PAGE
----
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. Last Updated: 07/27/2016

Poles Nervous as Leaders Strive to Join EU

NEAR CIECHANOWIEC, Poland -- Romuald Lempicki has survived Nazi German occupation, Soviet communism and the 1990s "shock therapy" of market reforms, but fears the end could finally be in sight for his small family farm.

The gently-spoken 68-year-old sums up the anxiety of many of his countrymen about Poland's efforts to join the European Union by 2004.

"We are at a crossroads here and we don't know which way to take," he told a group of Brussels-based journalists visiting his modest dairy farm of 13 cows in eastern Poland.

Like the rest of Poland's farmers, he is digesting the details of a proposal from the European Commission last month that would extend generous rural development aid to 10, mostly impoverished, ex-communist countries after they join the European Union.

But more worryingly, the proposal also envisages direct payments to the newcomers worth only 25 percent of those dished out to farmers in the 15 current member states. This figure would rise gradually over 10 years to 100 percent.

"Yes, this is discrimination. Yes, people are angry," Lempicki said, adding that the proposal would give a competitive advantage to much richer farmers in Germany and France.

Lempicki also frets about the milk quota proposed for Poland under the EU's cumbersome Common Agricultural Policy, or CAP. At present, he is free to produce as much milk as he wants.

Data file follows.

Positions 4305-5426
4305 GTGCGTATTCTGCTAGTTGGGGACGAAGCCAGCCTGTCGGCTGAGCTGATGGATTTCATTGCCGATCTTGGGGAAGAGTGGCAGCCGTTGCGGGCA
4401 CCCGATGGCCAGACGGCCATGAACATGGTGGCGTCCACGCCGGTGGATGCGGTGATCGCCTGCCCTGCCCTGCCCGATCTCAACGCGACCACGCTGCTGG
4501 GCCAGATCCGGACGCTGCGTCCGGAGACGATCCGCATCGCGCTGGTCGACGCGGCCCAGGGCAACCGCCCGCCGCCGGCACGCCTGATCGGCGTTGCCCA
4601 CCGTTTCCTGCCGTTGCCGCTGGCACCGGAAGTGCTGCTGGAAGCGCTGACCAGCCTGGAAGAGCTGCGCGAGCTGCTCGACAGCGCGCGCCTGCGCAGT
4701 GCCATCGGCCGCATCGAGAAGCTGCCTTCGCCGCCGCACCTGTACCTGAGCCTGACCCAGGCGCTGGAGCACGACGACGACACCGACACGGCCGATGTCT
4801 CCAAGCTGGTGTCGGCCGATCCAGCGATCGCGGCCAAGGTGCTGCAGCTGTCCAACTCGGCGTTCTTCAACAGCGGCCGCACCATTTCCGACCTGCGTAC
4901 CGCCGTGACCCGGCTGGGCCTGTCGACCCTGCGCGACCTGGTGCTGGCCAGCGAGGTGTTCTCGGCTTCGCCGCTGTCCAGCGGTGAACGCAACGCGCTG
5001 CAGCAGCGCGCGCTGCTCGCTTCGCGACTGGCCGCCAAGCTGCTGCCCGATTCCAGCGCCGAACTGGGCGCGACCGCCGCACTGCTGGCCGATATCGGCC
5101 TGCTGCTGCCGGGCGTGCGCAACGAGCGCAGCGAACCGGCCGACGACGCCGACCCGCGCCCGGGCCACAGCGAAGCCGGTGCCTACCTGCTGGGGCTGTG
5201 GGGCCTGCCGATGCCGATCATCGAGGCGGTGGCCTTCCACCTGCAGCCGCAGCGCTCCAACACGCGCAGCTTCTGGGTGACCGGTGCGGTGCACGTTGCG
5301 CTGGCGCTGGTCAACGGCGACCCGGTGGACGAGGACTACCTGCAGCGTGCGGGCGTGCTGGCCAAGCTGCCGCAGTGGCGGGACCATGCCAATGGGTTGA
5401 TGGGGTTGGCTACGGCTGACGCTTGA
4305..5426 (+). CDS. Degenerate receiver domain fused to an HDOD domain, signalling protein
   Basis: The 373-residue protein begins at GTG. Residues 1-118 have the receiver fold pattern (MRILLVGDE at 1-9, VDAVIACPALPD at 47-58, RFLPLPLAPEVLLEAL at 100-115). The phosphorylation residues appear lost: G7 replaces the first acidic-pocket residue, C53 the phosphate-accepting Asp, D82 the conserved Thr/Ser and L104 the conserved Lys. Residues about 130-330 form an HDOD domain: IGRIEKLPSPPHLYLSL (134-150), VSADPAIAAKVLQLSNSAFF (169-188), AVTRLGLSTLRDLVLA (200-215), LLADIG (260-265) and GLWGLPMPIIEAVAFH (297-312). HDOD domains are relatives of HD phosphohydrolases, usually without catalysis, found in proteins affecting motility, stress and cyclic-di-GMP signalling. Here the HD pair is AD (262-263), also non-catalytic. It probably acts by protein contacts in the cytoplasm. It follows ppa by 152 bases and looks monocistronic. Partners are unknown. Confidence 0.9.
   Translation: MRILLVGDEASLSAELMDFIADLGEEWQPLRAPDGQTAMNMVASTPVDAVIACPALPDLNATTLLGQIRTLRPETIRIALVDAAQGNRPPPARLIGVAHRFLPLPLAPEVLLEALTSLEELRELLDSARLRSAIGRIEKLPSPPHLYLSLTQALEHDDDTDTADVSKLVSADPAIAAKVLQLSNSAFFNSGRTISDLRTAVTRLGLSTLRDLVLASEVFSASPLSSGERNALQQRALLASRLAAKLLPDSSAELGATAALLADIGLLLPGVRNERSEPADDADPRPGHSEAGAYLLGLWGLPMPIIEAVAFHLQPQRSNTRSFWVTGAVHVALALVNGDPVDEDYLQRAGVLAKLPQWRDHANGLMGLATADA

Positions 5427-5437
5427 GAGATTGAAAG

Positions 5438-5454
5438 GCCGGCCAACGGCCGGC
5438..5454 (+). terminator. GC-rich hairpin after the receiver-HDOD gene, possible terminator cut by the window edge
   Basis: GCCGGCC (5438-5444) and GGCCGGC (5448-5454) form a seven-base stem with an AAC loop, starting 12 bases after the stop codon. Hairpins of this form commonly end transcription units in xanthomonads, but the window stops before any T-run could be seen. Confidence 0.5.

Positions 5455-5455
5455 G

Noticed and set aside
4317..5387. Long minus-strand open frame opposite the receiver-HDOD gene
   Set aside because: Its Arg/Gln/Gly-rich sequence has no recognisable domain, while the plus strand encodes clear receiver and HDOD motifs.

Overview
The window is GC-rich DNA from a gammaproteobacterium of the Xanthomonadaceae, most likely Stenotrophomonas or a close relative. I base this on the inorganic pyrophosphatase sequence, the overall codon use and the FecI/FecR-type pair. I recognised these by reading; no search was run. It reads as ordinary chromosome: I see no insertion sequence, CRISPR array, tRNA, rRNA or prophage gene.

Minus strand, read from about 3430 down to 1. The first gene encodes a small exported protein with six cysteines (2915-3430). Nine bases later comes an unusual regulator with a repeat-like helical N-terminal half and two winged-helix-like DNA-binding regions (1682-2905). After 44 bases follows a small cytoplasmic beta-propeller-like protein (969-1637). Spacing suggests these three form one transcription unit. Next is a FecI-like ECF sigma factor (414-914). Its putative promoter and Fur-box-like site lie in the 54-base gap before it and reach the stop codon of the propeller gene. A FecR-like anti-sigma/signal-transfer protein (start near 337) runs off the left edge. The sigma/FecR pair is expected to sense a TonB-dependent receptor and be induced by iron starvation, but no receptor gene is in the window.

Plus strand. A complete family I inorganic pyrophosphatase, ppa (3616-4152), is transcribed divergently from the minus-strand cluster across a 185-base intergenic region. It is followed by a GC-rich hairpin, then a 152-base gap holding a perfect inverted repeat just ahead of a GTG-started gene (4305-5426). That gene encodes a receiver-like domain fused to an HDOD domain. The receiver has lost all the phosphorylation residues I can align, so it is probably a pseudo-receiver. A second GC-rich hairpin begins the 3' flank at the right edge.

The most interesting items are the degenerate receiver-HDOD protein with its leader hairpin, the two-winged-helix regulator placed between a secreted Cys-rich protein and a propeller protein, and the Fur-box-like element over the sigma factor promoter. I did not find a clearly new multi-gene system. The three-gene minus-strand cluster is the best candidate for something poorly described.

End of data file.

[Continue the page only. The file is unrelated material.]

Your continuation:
Asked whether his farm would be able to stay in business, Lempicki gave a philosophic shrug. "We might just pull through, but we wouldn't have the money to invest."

The sense of frustration is not confined to the farmers, who make up about one-quarter of Poland's workforce.

"Clearly we cannot regard the commission's proposal as the last word," said Jan Truszczynski, Poland's chief negotiator on EU accession, predicting months of difficult discussions.

He noted that after EU accession, Polish wheat prices would have to fall, bringing a loss of income that the lower direct payments proposed would fail to offset.

For the politicians, it is a matter not only of money but of principle. Poland, a proud, historic nation that has been at the epicenter of the tragic conflicts that ravaged 20th-century Europe, only wants to be treated equally and fairly, they say.

"We are not beggars, we just want the opportunity to compete on equal terms. We have already been squeezed out of our eastern markets because of EU subsidies [to current members' farmers]," said Agriculture Minister Jaroslaw Kalinowski.

Agriculture is by no means the only area where Poland fears it will effectively be a second-class member of the EU.

Truszczynski had to accept an EU proposal that would prevent Polish workers from moving freely within the bloc for up to seven years after enlargement, due mainly to German fears of a big influx of cheap labor from the east.

In Brussels, Polish complaints find little sympathy.

EU diplomats say countries such as Spain and Portugal faced similar restrictions on labor movement when they joined the EU in the 1980s. They also received less aid at the outset for their farmers and infrastructure projects than Poland and other new applicants will get.

At a meeting in Spain this month, many EU foreign ministers criticized the commission plan as too generous. Richer members want assurances on reform of the CAP, which eats up nearly half of the EU's annual 90 billion euro ($78.7 billion) budget, before signing up to any proposal on enlargement funding.